apt-upgrade

I used to use a 2 command 1 liner to update my system:

sudo apt-get update && sudo apt-get dist-upgrade

That was easy enough to type out now and then. But over time it grew to include removing and cleaning downloaded packages as well.

Then there’s the matter of knowing if an update requires a system restart.

The lazy me put it all into one bash script and made it globally accessible and executable:

Placed it in  /usr/local/bin/apt-upgrade  and made it executable with  sudo chmod +x /usr/local/bin/apt-upgrade .

Now I can run  sudo apt-upgrade on all of my servers and it’ll update things as well as letting me know if a reboot is required.

Unable to install sass gem on CentOS 6.9 with Ruby 2.4

Something changed recently, preventing a VM from fully provisioning. Tracking it down was a bit of a PiTA.

OS: CentOS 6.9
Ruby: 2.4 – installed from source with the gearlingguy.ruby ansible role
Gems to be installed: sass

The issue is with the ffi ruby gem.

Looking at the releases in github, a recent release updated the required version of autoconf installed on the system. Fine for modern systems, not so much for CentOS 6.9.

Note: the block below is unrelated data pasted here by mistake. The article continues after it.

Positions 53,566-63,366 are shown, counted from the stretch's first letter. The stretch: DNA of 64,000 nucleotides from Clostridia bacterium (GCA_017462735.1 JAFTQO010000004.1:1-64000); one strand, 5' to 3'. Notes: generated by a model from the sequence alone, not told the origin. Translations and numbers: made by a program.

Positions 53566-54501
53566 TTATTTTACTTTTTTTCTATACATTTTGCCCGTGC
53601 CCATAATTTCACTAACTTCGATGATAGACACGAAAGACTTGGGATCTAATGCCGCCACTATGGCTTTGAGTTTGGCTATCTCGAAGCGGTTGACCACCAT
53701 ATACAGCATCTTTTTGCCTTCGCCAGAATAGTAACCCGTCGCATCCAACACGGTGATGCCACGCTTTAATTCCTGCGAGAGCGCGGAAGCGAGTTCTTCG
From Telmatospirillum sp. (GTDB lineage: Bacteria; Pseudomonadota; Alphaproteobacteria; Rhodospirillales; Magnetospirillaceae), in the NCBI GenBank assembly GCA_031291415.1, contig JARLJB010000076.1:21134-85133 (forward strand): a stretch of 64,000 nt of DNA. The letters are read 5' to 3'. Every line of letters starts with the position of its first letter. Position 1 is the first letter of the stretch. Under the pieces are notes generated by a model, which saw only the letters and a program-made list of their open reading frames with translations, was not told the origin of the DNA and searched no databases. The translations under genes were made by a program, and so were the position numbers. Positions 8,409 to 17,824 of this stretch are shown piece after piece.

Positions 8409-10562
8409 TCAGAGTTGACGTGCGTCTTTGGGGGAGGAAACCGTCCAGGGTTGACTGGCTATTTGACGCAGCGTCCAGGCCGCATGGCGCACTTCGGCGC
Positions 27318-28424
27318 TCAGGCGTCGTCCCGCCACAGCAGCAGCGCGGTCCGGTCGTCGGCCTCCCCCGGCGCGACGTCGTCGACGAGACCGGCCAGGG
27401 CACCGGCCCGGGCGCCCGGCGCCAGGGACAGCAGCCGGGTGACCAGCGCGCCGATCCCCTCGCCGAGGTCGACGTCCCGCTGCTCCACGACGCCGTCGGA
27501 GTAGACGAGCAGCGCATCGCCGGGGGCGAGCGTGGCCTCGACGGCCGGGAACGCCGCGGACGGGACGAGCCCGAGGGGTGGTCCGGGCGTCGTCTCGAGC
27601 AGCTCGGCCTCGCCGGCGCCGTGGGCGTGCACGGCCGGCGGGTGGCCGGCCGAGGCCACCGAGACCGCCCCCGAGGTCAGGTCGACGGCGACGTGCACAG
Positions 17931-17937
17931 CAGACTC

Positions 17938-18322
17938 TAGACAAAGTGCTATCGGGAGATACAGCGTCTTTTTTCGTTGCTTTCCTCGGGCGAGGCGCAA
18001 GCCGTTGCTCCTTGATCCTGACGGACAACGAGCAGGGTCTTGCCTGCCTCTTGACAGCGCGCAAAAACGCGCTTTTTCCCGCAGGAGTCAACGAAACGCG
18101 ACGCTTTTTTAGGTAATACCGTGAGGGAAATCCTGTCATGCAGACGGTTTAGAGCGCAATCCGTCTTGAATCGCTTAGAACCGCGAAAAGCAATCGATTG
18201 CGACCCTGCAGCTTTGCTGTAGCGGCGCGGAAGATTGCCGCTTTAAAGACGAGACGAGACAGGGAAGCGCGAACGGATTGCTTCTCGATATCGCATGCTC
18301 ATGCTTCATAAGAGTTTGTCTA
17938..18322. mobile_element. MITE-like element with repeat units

The solution is to install the ffi ruby gem with the version prior to this recent change:

This then allows sass to be installed without complaint!

Setting up an On-Premise instance of Amon

NewRelic no longer offers server monitoring for free accounts, so what are the alternatives when you’re on a skin-flint budget?

There are lots, but I’m not going to review any of them. Instead, I’ve been tasked with getting Amon running on a DigitalOcean droplet so that it might be appraised.

Amon can either be used as a SAAS, hosted by Amon themselves. Or it can be run “On-Premise” by cloning the git repo to your own server.

The On-Premise instructions didn’t work for me as-is on a fresh Ubuntu 16.04 server. So I present to you here the result of getting it going!

Assumptions:

  1. You know what you’re doing with Linux on a server.
  2. You can create your own VPS, or have dedicated hardware, that will only be used for server monitoring.
  3. MongoDB is installed from Mongo’s repo, not Ubuntu’s.
  4. Let’s Encrypt is used for the SSL certificate.
  5. The FQDN used for accessing the Amon instance matches the server’s full hostname (easy enough to change by altering FULL_HOSTNAME).